As a wife, mum & step-mum, Tarran loves the tapestry of family life and recharges by serving others, chilling out and racing her Ducati 800 Monster through the hills of Northern NSW.

 

 

 

Camping - are you kidding me? Here's four ways you can create more memories and reclaim your sanity on a mini-break by Tarran Deane - Tent in the Bag

Camping! Are You Kidding Me?

Camping: How to create memories, build resilience and reclaim your sanity on a mini-vacation!

 

I’m brave but I wasn’t sure if I was ready to join my new husband on a camping trip when we were first married, and merging our blended families. When Dave mentioned it, I replied, “Camping – Are you kidding me?”

 

I was still scarred from my pre-teen trips along the Oxley Highway, in the New England area of northern NSW where every school holidays my dad took us off-road, deep into the forest, believing ‘there was gold in them that hills’. Dad was right of course. There was. But I was a tall, gangly teenager, with glasses and lank hair standing in a river bed, filthy, desperately holding fast to the suction hose as it ran along the red soil edges of the creek. Pump and dredge noisily worked over time floating on truck tyre tubes behind me. Adventure tour buses passed by and passengers sat with their noses pressed up against the glass, wondering what on earth we were doing.

 

I remember the incredible self-consciousness I experienced, even as leeches crawled up my trouser legs. I discovered their swollen, blood -filled bodies only when I’d ventured far enough from camp, hoping I wouldn’t step on a King Brown snake or inland Taipan, to unzip my duds to the sounds of a blood-curdling scream that totally freaked my parents out.

As a 13 year old I was sure I was going to die.

I lived. A decade later my Dad died young, from a heart attack brought on by stress and smoking. Just didn’t wake up one morning. He was 43.

Can you believe it?

Dad and Mum worked so hard for us as a family. Dad was a builder and he taught us, by demonstrating, the importance of working together and playing together. Oh, it was messy and imperfect and I’m sure Mum was doing the majority of the work feeding us while we were away. Except for breakfast. Dad made the best poached eggs over the fire in a cast iron pan.

I must have been a right royal pain in the butt. No moaning or whining, just in that painful age of preferring books and solitude over ‘today we will have fun’.

Looking back, they gave us a priceless gift – TIME.

As working parents, blended, step, foster or any other kind, we wonder:  Is there more we could be doing for our kids? When in reality all they want is to do more with us and have our time and attention.

Working full-time as a manager and volunteering on weekends in Church, juggling shared care arrangements with my daughter’s Dad, there were always going to be demands on my time and a reason not to take a weekend off. My family was and always is my number one priority. I didn’t want to miss this and I craved to get it ‘right’. I took Dave up on his offer to trust him and see how easy and stress-free camping could be.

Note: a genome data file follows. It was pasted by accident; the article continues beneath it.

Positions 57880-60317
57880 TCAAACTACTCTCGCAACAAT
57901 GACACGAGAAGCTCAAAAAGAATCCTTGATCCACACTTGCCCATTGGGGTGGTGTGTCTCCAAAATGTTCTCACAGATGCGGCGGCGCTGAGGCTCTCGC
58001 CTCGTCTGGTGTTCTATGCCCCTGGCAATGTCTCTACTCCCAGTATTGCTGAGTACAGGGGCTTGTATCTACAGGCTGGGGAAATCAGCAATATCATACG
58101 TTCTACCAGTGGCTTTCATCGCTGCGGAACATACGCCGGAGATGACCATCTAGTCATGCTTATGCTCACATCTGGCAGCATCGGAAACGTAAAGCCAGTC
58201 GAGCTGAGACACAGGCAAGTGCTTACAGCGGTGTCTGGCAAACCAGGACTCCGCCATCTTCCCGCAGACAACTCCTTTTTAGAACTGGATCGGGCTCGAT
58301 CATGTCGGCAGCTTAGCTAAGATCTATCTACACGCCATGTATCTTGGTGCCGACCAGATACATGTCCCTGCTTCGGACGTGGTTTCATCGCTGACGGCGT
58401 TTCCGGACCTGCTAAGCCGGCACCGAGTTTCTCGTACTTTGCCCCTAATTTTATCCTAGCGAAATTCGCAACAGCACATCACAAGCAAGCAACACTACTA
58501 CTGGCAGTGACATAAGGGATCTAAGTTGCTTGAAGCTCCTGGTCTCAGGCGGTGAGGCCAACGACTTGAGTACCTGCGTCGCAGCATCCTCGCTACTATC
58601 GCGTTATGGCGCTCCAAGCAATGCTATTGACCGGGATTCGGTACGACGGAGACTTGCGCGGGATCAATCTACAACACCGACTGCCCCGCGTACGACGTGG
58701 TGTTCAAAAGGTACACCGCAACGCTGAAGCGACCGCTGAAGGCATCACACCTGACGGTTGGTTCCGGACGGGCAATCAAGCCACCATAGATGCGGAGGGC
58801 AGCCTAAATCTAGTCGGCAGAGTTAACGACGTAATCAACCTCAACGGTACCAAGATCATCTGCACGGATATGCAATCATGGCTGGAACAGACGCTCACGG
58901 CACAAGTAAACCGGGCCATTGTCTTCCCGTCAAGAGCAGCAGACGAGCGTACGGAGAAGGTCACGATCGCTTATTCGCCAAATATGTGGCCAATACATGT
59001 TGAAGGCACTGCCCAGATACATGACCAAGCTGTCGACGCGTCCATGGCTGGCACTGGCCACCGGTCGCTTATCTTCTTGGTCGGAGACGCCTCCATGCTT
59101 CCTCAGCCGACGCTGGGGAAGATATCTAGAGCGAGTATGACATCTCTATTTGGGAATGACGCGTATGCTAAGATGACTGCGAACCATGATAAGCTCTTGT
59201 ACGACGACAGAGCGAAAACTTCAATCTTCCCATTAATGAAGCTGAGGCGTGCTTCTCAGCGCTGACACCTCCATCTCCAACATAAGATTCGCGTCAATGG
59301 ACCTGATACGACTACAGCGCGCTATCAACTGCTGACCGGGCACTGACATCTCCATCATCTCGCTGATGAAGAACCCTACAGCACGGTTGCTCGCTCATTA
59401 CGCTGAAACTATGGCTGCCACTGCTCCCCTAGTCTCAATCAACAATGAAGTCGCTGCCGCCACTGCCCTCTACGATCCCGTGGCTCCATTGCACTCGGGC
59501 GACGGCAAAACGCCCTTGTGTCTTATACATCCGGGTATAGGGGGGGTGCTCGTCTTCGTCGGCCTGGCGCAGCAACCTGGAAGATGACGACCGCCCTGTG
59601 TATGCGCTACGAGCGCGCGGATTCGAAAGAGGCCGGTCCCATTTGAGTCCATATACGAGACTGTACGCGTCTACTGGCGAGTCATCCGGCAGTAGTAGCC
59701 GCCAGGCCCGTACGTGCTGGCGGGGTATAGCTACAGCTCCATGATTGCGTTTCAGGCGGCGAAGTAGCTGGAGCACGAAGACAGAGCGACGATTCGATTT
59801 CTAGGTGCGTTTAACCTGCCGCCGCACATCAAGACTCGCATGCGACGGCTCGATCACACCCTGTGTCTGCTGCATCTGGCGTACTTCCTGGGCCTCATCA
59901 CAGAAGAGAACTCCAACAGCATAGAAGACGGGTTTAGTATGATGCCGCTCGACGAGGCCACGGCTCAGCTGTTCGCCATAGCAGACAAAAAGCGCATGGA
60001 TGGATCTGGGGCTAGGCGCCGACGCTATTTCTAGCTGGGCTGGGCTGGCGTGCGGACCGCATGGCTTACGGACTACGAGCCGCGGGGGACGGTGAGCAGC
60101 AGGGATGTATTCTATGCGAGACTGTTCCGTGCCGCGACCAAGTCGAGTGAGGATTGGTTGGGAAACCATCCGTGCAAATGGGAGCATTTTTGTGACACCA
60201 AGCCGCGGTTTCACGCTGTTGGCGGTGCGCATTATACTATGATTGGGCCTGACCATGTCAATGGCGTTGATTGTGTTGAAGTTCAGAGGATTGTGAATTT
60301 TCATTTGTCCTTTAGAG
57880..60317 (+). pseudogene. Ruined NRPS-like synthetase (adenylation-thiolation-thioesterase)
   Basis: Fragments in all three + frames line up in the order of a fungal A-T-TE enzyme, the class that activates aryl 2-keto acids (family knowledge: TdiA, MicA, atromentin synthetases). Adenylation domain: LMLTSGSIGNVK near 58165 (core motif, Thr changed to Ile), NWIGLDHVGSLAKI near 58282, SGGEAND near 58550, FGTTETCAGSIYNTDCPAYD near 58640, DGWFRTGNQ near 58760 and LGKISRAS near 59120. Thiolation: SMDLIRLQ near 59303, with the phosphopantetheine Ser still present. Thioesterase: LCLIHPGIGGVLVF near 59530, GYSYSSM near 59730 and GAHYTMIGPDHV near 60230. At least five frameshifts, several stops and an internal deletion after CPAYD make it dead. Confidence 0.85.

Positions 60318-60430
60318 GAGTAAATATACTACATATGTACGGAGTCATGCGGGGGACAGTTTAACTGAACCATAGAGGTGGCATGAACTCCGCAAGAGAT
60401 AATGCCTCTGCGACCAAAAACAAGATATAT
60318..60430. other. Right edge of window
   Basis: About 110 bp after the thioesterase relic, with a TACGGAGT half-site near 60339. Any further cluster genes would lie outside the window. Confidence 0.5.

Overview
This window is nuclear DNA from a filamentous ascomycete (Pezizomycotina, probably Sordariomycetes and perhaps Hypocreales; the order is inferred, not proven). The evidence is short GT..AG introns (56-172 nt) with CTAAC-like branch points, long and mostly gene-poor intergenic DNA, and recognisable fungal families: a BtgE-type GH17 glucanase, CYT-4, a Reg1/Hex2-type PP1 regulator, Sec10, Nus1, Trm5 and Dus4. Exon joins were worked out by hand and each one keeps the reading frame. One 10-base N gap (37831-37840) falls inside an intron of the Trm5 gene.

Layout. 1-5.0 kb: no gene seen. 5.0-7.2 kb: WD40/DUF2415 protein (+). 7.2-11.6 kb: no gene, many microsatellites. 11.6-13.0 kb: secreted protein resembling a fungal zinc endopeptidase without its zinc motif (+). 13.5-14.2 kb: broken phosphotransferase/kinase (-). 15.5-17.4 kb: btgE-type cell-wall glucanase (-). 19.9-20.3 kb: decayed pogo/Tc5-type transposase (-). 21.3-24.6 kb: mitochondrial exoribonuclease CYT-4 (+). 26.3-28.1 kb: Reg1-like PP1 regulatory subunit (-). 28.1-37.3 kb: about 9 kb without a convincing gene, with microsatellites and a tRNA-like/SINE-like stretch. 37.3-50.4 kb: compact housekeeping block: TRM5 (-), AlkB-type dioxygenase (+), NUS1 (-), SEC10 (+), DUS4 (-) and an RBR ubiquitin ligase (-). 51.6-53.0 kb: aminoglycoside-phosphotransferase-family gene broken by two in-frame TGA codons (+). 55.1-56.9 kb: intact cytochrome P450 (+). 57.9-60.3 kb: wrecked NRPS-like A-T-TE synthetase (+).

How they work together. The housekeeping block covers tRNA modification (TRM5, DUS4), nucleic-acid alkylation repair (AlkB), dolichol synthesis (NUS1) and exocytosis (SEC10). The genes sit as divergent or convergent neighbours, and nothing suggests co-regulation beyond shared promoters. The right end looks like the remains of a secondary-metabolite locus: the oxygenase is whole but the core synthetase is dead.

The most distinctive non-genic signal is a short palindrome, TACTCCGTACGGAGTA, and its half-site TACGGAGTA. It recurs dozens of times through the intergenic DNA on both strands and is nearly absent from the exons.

Maybe you’re a bit like us?

My husband helped me make new camping memories as a parent myself and I love that we’ve been able to share this activity with our kids. They love heading to the great outdoors and are way more confident than I ever was in my early teens. We’re so proud of our Little Women.

 

Wondering if Camping is For You and Yours? Give it a Go and Find Out

Honestly, taking the time whether for school holidays, a long weekend or an overnighter, is such a great strategy for clearing your mind and getting back to nature. Burnout and mental fatigue are impacting even the most dedicated employee, leaders and entrepreneurs. Make a decision to take time out. Get your toes in the sand and grass. Turn off electronics. Use a different part of your brain and be creative. Cook on an open fire or a gas flame. Pull out that Bunnings fold up table. Camping is the great equaliser. Keep it simple.

Here are our top tips to step away from the stress, get grounded, be creative, reclaim your sanity and give yourself permission to explore over the holidays:

 

1. C. CLARIFY Why would you go camping. I mean, really?

Here’s some of the reasons why we did it and you might too:

  • family as a team – no more separate rooms or TVs. Dive right in together. Everyone has a job to do.
  • family as part of a greater community – go make some new friends, strike up a conversation with the older couple in the campervan, plan cricket on the beach together
  • role-modeling and teaching resilience and problem-solving
  • resetting your emotional and physical clock
  • chilling out and laughing at yourself – I chased a bush turkey once after the rain. Fully acqua-planed in my thongs (flip-flops), landing square on my tailbone. The boys were gob-smacked, making sure I was alright before belly laughing hysterically, noting I must have launched a foot straight up, completely airborne!